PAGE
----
“Excuses are for weak people”, - someone I used to work with said this quote often to her subordinates. Tough judgement, right? One should not be so strict – there are plenty of different factors that happen to us and (in)directly affect our situation, aren’t there?
Our day-to-day routine is being influenced by everyone we meet and everything we face.
As an example, you can show up late at work and blame traffic, or you can admit you should’ve woken up earlier to avoid traffic jams.
Or what about that task you didn’t manage to complete in time? If you’d only have the proper tools to work with it wouldn’t be a problem to finish it in a timely fashion, right?
Perhaps it’s not the tools, but more your way of managing your time. You knowing that one task requires more time than the other should prompt you to schedule your task in a time-effective manner so that you’re able to finish your tasks in time.
You can always blame THEM for THEIR lack of cooperativeness, immaturity, and limited experience.
When resigning from your old job you can always find a reason to put the blame of employer, peers and basically the whole world.
Will you be able to fully justify this, though?
From a technical point of view we can clearly say that no matter how subjective our perception is, the reality remains the same:
- If you arrive at work 15 min late, you would need to stay 15 minutes longer at work.
- If you did not complete the task, you still need to complete it.
- If you leave your job, the true reason for that stays always in the middle and is a combination of plenty of reasons, not just one.
It took me quite some time to understand that making excuses does not improve my situation in any way, but makes me only more vulnerable. If I am controlling my life and the things I do, I should be able to control, or at least attempt to control the factors that influence me. It’s not always easy but it is the right thing to do.
Why is it worth to reconsider sharing your another excuse with the world?
From the top of my head I can name several reasons why you shouldn’t create your reasoning based on “because….”:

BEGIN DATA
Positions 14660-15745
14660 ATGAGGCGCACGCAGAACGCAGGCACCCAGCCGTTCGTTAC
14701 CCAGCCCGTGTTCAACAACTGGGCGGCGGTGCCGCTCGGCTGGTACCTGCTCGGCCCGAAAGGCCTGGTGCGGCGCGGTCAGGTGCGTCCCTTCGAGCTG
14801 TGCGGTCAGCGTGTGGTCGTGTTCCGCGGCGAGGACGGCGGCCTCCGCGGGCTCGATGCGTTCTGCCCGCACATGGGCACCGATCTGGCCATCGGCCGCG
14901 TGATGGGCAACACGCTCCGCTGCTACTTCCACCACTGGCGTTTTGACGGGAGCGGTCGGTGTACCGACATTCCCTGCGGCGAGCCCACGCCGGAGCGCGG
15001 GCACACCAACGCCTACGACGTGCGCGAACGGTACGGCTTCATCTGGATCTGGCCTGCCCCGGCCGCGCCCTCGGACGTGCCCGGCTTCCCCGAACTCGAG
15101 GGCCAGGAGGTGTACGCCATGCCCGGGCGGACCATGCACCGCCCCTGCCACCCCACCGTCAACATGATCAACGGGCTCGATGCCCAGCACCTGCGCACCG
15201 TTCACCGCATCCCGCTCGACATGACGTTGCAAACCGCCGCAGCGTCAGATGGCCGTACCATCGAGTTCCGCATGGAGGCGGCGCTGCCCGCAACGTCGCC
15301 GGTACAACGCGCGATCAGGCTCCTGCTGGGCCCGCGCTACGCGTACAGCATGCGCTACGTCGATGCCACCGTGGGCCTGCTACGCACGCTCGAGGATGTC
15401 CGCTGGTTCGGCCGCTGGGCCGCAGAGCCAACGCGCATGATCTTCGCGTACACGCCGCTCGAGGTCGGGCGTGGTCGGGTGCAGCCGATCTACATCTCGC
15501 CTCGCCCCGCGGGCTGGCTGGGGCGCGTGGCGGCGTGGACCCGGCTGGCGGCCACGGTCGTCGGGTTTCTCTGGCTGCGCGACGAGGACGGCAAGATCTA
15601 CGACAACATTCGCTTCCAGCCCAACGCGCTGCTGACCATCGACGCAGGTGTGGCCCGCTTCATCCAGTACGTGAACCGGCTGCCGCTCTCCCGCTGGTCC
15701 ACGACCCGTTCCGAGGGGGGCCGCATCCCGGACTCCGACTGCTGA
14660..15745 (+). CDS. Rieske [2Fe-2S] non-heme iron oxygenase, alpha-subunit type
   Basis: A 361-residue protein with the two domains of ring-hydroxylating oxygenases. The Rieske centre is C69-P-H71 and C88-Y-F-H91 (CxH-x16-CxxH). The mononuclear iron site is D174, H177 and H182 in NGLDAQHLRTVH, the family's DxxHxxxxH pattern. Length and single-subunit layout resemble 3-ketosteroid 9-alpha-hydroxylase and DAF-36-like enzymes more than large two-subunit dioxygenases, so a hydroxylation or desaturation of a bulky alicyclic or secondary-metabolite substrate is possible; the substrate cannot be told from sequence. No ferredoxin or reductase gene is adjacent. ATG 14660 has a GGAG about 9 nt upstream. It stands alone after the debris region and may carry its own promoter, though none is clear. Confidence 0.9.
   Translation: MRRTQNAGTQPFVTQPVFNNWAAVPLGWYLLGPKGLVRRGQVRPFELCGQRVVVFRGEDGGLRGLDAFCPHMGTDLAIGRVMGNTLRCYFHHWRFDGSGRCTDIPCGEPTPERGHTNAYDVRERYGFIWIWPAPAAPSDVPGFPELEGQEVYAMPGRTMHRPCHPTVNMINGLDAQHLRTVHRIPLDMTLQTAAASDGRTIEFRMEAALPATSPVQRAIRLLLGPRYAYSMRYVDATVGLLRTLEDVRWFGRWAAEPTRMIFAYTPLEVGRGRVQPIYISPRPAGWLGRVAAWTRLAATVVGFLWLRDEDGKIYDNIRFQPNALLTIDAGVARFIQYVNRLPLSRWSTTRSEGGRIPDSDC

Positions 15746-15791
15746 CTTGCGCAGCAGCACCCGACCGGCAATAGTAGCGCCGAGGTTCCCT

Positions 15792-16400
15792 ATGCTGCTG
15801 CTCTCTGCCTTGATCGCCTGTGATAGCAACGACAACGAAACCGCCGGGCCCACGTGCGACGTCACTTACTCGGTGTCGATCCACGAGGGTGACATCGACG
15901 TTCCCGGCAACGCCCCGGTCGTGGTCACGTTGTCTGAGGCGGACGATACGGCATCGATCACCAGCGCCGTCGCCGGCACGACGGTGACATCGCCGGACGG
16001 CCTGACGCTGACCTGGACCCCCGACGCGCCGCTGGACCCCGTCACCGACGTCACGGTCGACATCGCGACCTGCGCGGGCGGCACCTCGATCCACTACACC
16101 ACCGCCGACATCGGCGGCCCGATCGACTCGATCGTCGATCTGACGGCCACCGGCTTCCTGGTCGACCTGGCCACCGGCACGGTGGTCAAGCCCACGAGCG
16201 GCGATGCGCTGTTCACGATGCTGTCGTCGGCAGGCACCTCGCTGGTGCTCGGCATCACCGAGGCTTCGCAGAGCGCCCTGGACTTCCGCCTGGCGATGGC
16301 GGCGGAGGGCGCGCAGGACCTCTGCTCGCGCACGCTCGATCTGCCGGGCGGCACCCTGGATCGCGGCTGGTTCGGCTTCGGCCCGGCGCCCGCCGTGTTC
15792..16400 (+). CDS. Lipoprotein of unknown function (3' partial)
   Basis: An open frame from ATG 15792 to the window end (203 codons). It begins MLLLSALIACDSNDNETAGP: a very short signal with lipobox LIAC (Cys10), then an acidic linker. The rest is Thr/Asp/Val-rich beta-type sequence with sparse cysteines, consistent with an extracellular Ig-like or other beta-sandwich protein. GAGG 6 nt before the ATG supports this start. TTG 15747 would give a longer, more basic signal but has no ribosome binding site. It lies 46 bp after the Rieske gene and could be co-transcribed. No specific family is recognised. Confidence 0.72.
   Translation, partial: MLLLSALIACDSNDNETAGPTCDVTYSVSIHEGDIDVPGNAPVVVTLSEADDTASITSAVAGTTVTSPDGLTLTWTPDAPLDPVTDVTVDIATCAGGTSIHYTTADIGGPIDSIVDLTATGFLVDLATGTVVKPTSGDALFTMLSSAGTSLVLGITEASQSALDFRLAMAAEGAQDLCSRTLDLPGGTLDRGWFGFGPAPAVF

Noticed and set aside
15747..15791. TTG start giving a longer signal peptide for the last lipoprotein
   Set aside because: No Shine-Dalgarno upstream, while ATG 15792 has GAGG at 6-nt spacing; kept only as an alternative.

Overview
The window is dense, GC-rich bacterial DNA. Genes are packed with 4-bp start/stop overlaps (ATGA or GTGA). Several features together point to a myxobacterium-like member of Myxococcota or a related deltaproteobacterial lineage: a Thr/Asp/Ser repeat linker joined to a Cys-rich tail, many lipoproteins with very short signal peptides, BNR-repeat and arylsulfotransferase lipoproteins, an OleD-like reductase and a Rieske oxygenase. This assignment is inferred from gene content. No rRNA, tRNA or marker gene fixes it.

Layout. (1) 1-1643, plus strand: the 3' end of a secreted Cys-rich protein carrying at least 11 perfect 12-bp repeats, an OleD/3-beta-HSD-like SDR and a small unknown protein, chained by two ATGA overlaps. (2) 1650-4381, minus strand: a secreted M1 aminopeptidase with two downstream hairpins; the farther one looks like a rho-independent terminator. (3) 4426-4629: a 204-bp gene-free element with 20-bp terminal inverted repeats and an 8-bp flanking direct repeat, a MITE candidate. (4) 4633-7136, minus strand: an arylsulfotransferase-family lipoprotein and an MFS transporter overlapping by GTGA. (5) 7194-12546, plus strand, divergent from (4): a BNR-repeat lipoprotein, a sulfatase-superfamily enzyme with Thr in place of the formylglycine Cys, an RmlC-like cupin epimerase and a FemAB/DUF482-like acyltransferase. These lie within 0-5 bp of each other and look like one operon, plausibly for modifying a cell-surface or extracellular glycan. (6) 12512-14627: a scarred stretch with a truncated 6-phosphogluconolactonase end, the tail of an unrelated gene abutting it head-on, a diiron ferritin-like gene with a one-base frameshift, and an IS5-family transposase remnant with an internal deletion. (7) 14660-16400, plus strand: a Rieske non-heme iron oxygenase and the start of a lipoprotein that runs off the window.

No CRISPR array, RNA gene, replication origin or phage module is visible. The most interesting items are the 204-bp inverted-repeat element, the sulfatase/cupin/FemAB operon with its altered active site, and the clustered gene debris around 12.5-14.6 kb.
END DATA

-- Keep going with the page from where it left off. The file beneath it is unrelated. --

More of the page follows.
- You should be in control of your life, not let different factors move you around;
- You want to be recognized as a professional on whom your colleagues can rely, no matter what;
- This explanatory attitude will keep you in status quo and will not encourage you to grow;
- Every difficult situation is not a problem, but rather a challenge – an opportunity to step out of the box, be creative, innovative and figure out new, and better solutions.
All my bosses (previous and current ones) used to say to me: don’t come to me with problem unless you have several solutions figured out to propose. This might sound harsh and it might be difficult, but it surely is a right process to follow.
Watching successful Leads and Managers I see that they are the least complaining group of people in my business eco-system. Maybe because they do not have their boss to put blame on or maybe because they learned the lesson some time ago. They have achieved success so this appears to be a good way to go.
Do I always avoid excuses and never explain myself with all irrelevant factors?
Surely not! No one does. Instinctively when a troubling case pops out I want to start with a convenient excuse that will ease my pain. Can I always assess the situation clearly – of course not! I am, however, fully confident that excuses and blaming everyone else but myself will not bring me anywhere and keep me in the same dark place for a long time.
Christmas is coming, we start to share our wishes. Allow me to share mine too.
May this special time be of use for you to think about yourselves in a more objective way. Do not become defensive, but challenge yourself to constantly grow and improve. May 2017 be time when each problem you face you acknowledge a challenge as a starting point to fight for yourself.
I commit to make the above happen in 2018. Excuses are for weak people, believe me. I choose not to be weak but stronger and stronger with time. Will you join me in this resolution?